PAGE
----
It is said that Firoz Shah built the Gujari palace at Hisar for his Hindu queen Gujari Rani, a native of Hisar. The Gujari Mahal was built on a massive rectangular platform that can be approached by stairs. The palace consists of a baradari and a pavilion. The walls of the baradari are thick and sloping with 12 arched doorways. Red sandstone brackets can be seen above the arched doors. Inside the baradari are four old pillars of Hindu or Jain origin, which support a roof of domes. The raised platform has three underground chambers. The Gujari Mahal seems to have been built as an airy retreat away from the Hisar palace, for enjoying views over the gardens round.
The meeting of Firoz Shah with the Gujari Rani happened sometime before his accession to the throne of Delhi. Firoz was very fond of hunting. One day he set out for hunting and in the pursuit of a deer, became separated from his attendants. When the shades of evening began to fall, he looked out for some place to pass the night. He saw a village in the town of Tanesar and rode his horse towards it. Outsid the village, he saw a number of landlords seated. He got off his horse and joined them. He asked one of them to pull off his hunting boots. That man was a master of the science of interpreting signs and appearances; when his eye fell upon the sole of the prince's foot, he perceived the marks of royalty and the signs of imperial power. He informed his companions about this.
The chief men of that village were two brothers: Sadhu and Sadharan of the Gujari or Tank tribe (a class of Rajputs). Both of them did homage to the prince and requested him to do them the honour of passing the night there. Firoz assented. The wife of Sadhu was a clever woman. She proposed to her husband that although their guest bore upon his forehead the marks of dignity, still reliance should not be placed upon any man until his character has been tested. She advised him to entertain the guest with wine, so that the conversation might be free and unrestrained. The sister of Sadhu, who was very beautiful, was brought forward, and filling a cup handed it to Firoz. Firoz took it from her hand and took a sip. When he had drunk three cups, he showed a disposition to jest with the girl and appeared attracted by her charms.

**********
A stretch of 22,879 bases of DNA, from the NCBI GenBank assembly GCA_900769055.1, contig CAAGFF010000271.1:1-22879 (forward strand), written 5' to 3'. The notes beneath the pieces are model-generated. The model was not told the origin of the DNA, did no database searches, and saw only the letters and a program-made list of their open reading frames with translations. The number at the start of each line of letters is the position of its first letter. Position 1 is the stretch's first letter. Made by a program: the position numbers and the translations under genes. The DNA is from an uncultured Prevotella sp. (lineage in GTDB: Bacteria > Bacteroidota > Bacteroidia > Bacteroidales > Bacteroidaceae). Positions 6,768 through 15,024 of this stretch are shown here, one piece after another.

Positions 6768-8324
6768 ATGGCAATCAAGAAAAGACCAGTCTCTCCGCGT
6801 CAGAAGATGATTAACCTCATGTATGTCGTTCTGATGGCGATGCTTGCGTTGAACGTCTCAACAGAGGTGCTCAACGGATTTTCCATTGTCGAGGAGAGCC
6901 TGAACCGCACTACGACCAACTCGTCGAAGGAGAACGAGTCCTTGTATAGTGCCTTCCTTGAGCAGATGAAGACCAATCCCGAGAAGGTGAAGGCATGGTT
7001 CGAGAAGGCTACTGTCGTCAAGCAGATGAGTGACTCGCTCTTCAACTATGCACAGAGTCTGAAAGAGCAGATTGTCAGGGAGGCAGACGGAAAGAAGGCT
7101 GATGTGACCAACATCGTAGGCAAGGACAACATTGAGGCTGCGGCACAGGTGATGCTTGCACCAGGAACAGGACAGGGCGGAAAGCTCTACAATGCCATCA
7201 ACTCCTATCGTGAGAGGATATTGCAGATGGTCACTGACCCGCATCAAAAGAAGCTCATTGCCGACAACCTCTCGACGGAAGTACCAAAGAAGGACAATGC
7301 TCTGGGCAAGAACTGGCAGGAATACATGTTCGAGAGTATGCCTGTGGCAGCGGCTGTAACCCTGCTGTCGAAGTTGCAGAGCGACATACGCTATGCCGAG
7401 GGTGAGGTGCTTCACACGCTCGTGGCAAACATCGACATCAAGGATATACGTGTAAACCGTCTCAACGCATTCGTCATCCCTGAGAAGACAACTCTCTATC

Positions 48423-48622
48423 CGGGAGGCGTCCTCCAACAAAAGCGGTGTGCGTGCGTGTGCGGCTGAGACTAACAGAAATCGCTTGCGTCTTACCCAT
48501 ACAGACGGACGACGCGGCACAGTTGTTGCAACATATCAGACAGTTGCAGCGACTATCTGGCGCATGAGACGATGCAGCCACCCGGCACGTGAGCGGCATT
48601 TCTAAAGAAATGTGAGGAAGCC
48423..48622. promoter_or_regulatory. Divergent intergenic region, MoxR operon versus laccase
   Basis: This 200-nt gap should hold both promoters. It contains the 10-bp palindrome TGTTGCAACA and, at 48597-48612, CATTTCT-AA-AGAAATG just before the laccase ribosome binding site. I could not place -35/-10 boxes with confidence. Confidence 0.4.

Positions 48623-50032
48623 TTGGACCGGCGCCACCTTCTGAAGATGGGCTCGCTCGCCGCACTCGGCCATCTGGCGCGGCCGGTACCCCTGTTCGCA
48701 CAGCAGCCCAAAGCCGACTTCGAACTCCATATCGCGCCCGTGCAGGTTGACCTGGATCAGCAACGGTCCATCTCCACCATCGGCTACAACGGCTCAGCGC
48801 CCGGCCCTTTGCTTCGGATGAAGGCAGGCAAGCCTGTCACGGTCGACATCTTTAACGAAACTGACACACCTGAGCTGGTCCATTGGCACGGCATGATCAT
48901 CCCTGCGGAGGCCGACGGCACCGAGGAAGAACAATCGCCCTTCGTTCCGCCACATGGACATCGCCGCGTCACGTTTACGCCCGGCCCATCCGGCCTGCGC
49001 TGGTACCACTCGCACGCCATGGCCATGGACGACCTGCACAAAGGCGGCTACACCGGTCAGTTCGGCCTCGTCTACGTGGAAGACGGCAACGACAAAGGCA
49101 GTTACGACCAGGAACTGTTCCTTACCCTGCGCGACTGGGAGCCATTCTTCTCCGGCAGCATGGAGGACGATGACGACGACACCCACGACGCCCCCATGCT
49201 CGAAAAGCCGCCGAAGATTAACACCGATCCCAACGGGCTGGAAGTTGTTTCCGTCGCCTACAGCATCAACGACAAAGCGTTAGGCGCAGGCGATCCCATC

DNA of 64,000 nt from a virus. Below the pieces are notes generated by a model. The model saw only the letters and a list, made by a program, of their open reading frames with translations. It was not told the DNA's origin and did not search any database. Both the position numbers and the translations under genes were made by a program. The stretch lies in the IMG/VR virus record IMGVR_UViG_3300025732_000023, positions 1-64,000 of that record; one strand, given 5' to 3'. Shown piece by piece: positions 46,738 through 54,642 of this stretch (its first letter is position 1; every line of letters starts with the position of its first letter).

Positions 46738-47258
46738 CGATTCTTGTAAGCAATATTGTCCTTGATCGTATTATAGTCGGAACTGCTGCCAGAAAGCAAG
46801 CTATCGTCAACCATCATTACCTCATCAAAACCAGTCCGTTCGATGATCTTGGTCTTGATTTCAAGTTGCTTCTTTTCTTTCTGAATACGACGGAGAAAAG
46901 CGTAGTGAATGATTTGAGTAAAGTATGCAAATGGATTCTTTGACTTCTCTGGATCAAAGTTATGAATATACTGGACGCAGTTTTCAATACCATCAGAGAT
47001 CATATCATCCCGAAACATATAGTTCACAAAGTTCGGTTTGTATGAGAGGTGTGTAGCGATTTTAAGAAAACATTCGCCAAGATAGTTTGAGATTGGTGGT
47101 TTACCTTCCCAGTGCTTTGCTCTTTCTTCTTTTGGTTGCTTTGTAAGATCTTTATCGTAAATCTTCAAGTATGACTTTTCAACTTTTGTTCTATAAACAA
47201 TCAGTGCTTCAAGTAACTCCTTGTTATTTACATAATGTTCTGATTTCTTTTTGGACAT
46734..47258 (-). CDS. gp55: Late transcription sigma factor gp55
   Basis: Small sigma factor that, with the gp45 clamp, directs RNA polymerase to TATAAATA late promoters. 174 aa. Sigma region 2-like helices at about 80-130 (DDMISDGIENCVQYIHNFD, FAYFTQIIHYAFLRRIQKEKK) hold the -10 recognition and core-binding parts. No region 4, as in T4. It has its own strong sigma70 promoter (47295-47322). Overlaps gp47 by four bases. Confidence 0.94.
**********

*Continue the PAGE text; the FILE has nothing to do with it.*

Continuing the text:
When the wife of Sadhu saw that the prince was captivated, she approached him respectfully and engaged him in a conversation, she talked on various topics and finally brought the conversation round the genealogy and family of the prince. She said that if he could satisfy her as to his family, she would give him that girl in marriage. The prince told her that his name is Firoz Khan, the cousin of Sultan Muhammad Tughlaq, who had made him his heir apparent. The wife told Sadhu what she had learnt and said that fortune had smiled upon them. Sadhu straightaway gave his sister in marriage to Firoz. In the morning when Firoz departed towards the capital with his bride, the brothers Sadhu and Saharan also followed him 'like two shadows'. The Gujari Rani became Firoz's favorite wife. According to Agha Mahdi Husain, the village where the said marriage took place was no other than the Great Laras, which later became Hisar. Firoz Shah's eldest son Fath Khan was born to this Gujari Rani.
Foundation of the Muzaffar Shahi Dynasty of Gujarat:
Both brothers shortly became Musalmans. Sadharan got the title of Wajih-ul-Mulk. Zafar Khan was the son of the Wajih-ul-Mulk. When Firoz Shah Tughlaq (1351-1388) came to the throne in 1351, he promoted Zafar Khan and his brother Shams Khan his cup-bearers and raised them to the rank of nobles.
Firoz's son and successor Nasir-ud-din Mahmud II (1390-1394) made Zafar Khan the governor of Gujarat with the title of Muzaffar Khan in 1391. This Zafar Khan later became Sultan Muzaffar Shah I, founder of the Muzaffar Shahi dynasty of Gujarat. The first Sultan who ascended the throne was Tatar Khan titled Muhammad, son of Zafar Khan.